Monday, June 8, 2015

Don’t serve noodles al Dente

Like for most of my generation & the later ones, Maggi has been an integral part of my growing up and I felt it’s my nostalgic duty to put up a defense in favor of its beleaguered maker. However as more details started emerging, it became clear to me that an outright defense will be an aberration. So here I go serving up a steaming bowl of instant wisdom to Nestle.
React don’t respond
When trust issues like these crop-up, a quick reaction from the effected brand, however half-baked, will still help assuage the consumer fears than a measured but delayed response would – a typical consumer will only view this time-lag as hesitation (stemming from guilt..) and hence lose faith.
Now again, even this measured response shouldn’t come across as an ill-articulated stand that raises more questions than it answers. CEO Paul Buckle says “Nestlé’s safety measures and standards are same all over the world” - Safety measures, perhaps yes but this statement can’t be factual when it comes to standards as these can differ depending on the market – If Paul meant to say Nestlé’s compliance adherence is the same all over the world, he should say that. This clarity becomes that much more significant given the lack of clear-set of applicable standards in the Indian context & hence one sees FSSAI oft-quoting FDA while interpreting various facets of the results.
Screw brevity, be verbose
Any attorney worth his salt will vouch for the fact that there are no short cuts to drafting safe harbor clauses & the more verbose; the lower is the chance of it being interpreted unsuitably.
It’s perhaps not a lie when Nestle says ‘No MSG added” & it is absolutely possible that the proteins within the noodles & taste-maker put together can throw up a peak for glutamic acid on the chromatogram. But considering FDA clearly considers this label as misbranding and as misleading the consumer, Nestle should’ve used some discretion and printed a more elaborate disclaimer to the effect
‘No MSG has been added to this product during manufacture. It is however possible that the product does contain trace quantities of Glutamic acid that occurs naturally in many proteins’
Challenge the rulebook, but before breaking the rule
I believe there is some merit in Nestle contesting the test method(s) used by FSSAI et al to ascertain lead-content in Maggi and its good they want to ‘engage with the authorities’ on the same. Why wasn’t this done early on Paul? I’m sure the inadequacy of the method prescribed by FSSAI &/or BSI was crystal clear to Nestle for over two decades as compared to their probably superior internal STP – what’s the consequence of talking about method integrity after failing?
It is also a valid contention that applying lead-limit set for noodles to the separately-packed taste-maker isn't logical and that it should be sufficient if the combined ingredients meet the limit. But again it's not clear why Nestle chose to ignore this potential risk of regulator considering both as separate products while enforcing limits.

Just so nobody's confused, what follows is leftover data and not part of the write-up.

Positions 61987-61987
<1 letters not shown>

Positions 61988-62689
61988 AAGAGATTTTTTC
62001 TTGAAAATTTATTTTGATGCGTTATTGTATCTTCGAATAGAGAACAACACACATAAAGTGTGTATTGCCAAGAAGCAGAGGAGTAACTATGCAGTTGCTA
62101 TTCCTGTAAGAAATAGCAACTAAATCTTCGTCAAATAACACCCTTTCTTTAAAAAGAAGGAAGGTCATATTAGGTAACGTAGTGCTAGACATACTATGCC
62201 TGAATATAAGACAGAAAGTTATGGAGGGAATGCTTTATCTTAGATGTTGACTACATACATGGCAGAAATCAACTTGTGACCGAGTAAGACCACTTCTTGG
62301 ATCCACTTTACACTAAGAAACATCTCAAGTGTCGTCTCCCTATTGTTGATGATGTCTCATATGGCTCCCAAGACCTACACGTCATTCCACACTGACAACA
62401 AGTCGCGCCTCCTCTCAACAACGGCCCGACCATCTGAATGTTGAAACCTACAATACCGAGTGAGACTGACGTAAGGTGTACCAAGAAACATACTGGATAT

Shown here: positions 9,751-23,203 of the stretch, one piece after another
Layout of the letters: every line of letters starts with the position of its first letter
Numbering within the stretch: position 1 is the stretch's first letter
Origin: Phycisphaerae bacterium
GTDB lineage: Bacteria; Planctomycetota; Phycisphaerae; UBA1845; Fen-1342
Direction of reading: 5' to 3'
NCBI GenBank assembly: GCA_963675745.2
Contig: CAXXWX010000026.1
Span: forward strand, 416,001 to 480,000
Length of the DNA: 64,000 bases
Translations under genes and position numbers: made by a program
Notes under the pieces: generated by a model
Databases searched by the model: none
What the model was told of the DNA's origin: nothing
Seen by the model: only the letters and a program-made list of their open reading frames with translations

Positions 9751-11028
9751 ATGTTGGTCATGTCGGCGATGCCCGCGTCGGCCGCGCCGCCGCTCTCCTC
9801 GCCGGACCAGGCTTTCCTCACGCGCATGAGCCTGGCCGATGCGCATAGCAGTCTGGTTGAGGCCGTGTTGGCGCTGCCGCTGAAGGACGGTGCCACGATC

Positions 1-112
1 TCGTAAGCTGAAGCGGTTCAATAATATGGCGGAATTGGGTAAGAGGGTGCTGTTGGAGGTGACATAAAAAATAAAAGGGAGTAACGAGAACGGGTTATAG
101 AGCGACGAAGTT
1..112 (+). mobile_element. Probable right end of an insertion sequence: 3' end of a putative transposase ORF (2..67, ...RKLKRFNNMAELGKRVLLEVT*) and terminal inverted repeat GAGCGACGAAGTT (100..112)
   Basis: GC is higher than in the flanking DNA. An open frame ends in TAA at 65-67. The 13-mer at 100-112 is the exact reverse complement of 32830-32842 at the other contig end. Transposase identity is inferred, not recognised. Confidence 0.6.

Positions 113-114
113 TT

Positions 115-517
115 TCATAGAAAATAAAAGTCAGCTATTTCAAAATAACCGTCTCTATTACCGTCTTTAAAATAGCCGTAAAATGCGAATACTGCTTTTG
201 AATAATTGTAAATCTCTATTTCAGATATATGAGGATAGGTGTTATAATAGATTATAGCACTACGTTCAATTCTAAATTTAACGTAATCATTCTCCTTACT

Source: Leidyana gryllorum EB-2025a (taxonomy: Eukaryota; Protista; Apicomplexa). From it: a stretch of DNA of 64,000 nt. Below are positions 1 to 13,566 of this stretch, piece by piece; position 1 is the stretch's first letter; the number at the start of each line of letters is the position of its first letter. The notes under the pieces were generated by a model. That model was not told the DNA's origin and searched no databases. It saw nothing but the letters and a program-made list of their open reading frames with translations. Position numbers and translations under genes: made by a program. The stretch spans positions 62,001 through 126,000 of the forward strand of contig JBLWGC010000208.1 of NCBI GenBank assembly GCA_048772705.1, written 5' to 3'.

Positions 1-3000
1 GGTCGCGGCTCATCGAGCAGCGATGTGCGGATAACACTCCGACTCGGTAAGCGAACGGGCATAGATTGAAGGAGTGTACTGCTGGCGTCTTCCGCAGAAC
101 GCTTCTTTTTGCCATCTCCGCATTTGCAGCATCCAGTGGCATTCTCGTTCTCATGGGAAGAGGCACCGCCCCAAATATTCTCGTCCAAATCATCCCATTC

Finally, isn’t it a regulatory thumb rule that in order to comply with a specific standard, product should be tested using the prescribed method of the regulator & not by the manufacturer’s internal method?
Don’t serve noodles al Dente
That’s for pasta. So rather than quoting technicalities, tell the consumer clearly what they can expect and expect consistently. The consumer deserves to know that your latest variant is approved or if it is still a test marketed item.
Trusted brands need to work on keeping the consumer trust – it’s a double edged sword. No company let alone a top brand like Nestle can afford to get complacent in any market about quality, compliance and transparency however lackadaisical the enforcement is &/or however half-aware the consumers there are of their rights - This is tantamount to a brand-harakiri & for no noble purpose either.
A final dash of taste-maker
Since my intention was a defense to start with I would still close it thus – I believe Nestle has the requisite stature, maturity and still sufficient consumer trust to pull itself up from this mess and shine again.
This war-on-Maggi by the Indian regulators will hopefully stir other slumbering giants in food & pharma industry who have gotten used to using the Indian regulatory lacunae & its ineffective enforcement to their advantage and instead start prioritizing consumer interest above all.
As for the warring lords in the Indian regulatory arena, my appeal is three fold
  • Keep up the heat and not just on Nestle
  • Demand compliance but only after setting & implementing standards
  • Let science prevail not sentiment
Wake-up and smell the soup!
Post thought - 08 June '15
It's imminent that the Maggi saga will rake-up a huge public debate with respect to the general quality of the mostly uncontrolled unprocessed food out there in India. While this sounds great, I’m worried this unplanned extrapolation may bloat-up the debate & dilute its impact.
Before throwing in unprocessed food into the simmering pot of processed-food debate, it should be noted that the challenges with unprocessed foods are a very different devil and it's more an public distribution issue while Maggi noodle fuss is all about enforcement & adherence to quality standards for processed food.
Also, this is a more immediately addressable consumer rights issue as problem with quality of processed food amounts to a breach of contract between seller/ maker & buyer/ consumer. A much complex scenario however will be in play for unprocessed food where such clear definition of roles isn’t easy and the debate cannot solely happen on the merit of what an end-consumer expects.
For the sake of efficiency I think it'd be ideal for regulators & activists alike to channel the current enthusiasm towards addressing the gaps in processed food segment first - else it could be a classic case of biting off more than one can chew.